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The Arbor Teas Blog

The Forbidden Fruit: Pomegranates and Valentine’s Day

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Pomegranate IllustrationFor many, Valentine’s Day is a day of romance, chocolate, and red roses. But here at Arbor Teas, we think it’s time to shake things up a little. Maybe enjoy a little of the “forbidden fruit?” That’s why our tea of the month is the pleasantly sweet and superbly indulgent Pomegranate White tea. But wait! You may be thinking, wasn’t the apple the forbidden fruit? What’s this about pomegranates? Though the apple has been cast as the perennial example of temptation, a little research reveals that the pomegranate is a worthy contender in the tradition of off-limits produce.

The Prominence of Pomegranates
Pomegranates, as delicious to eat as they are difficult to prepare, have a rich history in myth and society. Archeological evidence suggests that pomegranates have been cultivated for five and a half millennia, originating in the western Himalayas and what is now modern-day Iraq. Its popularity spread quickly, however, and by around the beginning of the second millennium B.C.E., the fruit would be commonplace in Mesopotamia and the Mediterranean. Many religions and societies throughout history, including the Hindu, Hebrew and Chinese cultures, have viewed the pomegranate as a potent fertility symbol. Of interest to us, is how pomegranates became the focus of several mythological traditions among the ancient Greeks, and it is here that that they developed a reputation as a symbol for the taboo or tempting.

An Inconvenient Fruit
In the myth of Persephone, a quintessential tale of temptation and seduction, we find the pomegranate as a “forbidden fruit.” According to one version of the story, Hades (the god of the underworld) falls in love with Persephone, the beautiful daughter of Demeter (the goddess of the harvest), but she will not have him. Hades then lures Persephone into the underworld and tricks her into eating between three and six pomegranate seeds(the number differs depending on which version of the story you hear) because anyone who ate food in the underworld was doomed to spend eternity there.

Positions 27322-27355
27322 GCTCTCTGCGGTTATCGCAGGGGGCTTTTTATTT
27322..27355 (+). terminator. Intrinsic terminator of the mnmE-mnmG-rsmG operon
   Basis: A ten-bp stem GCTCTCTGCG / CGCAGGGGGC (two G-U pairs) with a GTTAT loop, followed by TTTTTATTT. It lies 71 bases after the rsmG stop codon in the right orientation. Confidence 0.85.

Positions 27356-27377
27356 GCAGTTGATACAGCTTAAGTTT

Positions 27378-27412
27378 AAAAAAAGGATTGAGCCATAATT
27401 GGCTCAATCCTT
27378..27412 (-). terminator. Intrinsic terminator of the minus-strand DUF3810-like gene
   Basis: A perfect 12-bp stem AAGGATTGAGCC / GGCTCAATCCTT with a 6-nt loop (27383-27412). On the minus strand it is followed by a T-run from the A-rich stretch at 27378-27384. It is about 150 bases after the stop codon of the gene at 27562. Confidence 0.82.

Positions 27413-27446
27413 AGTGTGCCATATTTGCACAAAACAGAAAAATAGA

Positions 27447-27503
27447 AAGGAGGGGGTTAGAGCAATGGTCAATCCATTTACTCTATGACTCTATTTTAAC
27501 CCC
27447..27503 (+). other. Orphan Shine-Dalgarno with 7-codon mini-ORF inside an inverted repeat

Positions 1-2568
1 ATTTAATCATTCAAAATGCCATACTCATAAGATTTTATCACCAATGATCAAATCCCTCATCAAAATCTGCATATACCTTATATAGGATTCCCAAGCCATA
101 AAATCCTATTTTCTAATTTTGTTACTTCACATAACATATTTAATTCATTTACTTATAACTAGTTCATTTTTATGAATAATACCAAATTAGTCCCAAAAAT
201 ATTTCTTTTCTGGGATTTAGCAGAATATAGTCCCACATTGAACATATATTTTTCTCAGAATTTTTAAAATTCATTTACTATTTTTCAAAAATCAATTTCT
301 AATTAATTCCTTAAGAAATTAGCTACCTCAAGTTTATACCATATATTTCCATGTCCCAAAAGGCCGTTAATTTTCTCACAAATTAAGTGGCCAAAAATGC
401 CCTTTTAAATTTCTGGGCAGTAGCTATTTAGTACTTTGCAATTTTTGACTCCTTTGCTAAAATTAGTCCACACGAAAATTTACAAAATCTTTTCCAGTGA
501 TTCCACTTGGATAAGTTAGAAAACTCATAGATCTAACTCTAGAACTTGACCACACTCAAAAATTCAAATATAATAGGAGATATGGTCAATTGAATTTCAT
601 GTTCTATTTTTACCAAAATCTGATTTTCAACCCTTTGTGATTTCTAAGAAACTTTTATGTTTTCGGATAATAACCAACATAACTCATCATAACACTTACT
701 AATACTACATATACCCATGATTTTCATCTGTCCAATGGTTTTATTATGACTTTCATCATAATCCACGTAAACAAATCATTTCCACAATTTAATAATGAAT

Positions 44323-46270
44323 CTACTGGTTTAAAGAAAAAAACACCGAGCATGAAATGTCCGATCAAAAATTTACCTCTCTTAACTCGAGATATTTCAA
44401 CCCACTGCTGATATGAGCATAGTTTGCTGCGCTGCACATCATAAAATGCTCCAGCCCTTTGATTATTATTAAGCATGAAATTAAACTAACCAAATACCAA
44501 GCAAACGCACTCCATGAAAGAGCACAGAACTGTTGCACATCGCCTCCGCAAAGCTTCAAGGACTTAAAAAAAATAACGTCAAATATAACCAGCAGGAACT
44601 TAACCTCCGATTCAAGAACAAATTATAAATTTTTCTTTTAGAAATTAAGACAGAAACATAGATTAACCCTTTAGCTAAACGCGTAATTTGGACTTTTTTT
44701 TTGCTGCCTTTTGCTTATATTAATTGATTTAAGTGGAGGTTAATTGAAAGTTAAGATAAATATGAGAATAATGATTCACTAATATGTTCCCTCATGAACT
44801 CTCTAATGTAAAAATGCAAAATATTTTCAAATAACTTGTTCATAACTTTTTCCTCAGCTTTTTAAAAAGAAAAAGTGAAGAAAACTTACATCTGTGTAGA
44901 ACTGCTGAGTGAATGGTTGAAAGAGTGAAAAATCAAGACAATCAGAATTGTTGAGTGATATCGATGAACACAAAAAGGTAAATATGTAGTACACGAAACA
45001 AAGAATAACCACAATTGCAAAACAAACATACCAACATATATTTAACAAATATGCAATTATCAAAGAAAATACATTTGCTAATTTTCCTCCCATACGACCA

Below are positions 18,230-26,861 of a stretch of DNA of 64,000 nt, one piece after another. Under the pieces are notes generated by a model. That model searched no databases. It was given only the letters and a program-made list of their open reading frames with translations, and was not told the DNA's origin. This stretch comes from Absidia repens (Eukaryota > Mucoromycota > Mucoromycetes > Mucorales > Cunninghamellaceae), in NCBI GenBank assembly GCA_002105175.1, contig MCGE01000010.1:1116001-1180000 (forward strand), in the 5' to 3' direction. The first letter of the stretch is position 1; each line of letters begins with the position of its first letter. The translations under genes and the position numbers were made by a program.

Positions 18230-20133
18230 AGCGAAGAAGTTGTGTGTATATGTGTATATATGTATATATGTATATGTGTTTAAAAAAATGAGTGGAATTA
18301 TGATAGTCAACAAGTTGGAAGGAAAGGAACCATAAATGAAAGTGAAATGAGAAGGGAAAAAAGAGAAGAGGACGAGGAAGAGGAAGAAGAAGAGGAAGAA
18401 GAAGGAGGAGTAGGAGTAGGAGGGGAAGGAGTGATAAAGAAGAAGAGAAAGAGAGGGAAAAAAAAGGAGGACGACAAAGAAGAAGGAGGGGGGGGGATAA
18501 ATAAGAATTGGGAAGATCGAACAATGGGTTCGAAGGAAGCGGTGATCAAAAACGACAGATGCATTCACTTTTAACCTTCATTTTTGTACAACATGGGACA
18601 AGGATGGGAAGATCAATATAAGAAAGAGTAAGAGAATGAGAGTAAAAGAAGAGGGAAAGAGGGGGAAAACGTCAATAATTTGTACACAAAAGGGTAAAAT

When she discovered that her daughter was trapped in the underworld for eternity, Demeter went into mourning and withdrew her fertility from the world, causing the earth to wither and die. Zeus was furious and demanded that Hades release Persephone at once, but Hades replied that she had eaten the food of the underworld, and was thus bound there forever. Eventually, a deal was made and Persephone was allowed to return to the earth, but she had to go back to the underworld for six months out of the year—one for each seed she ate—and be as Hades’ queen. Every year during this time, Demeter withdraws her fertility from the world and we experience winter, but new life is restored in the spring when Persephone is freed.

But as we’ve mentioned, the pomegranate’s reputation extends well beyond the Greek mythos and into other religious traditions. Within the Judeo-Christian tradition, the pomegranate (rather than the apple) has been suggested by some Jewish scholars to be the original forbidden fruit in the Garden of Eden!

How About Them Apples?
Most people know the story of how, in the Bible, Eve was tempted by the Serpent to eat the apples from the tree of knowledge of good and evil, and that by breaking this taboo, she and Adam were banished from Eden. What you may not know, is that apples becoming associated with the Fall of Man is actually a case of several mistranslations and a little bit of artistic license. The first mistranslation comes from the Latin words for “apple,” mālum, and “evil,” malum. The difference is very subtle and it’s likely that this subtlety influenced interpretations of the passage so that the once “evil” fruit became an apple.

The second mistranslation comes from the translation of the Bible into Old or Middle English, wherein the word “appel” refers to “any type of fruit growing on a tree, shrub, or vine.” So this word could refer to anything from apples, to bananas, to cucumbers, to tubers (which, as we all know, aren’t even a fruit), and when used in the passage describing “forbidden fruit,” it only furthered the mālum/malum confusion.

Comparing Apples and… Pomegranates…
Obviously, both fruits have been around for a heck of a long time and both have a host of symbolic meanings, but when it comes to temptation, pomegranates take the proverbial cake.  So why not give into temptation and treat yourself (or the apple of your eye!) to some Organic Pomegranate White Tea? It’s brimming with anti-oxidants and it’s seductively smooth. It’s so good, it should be… forbidden!

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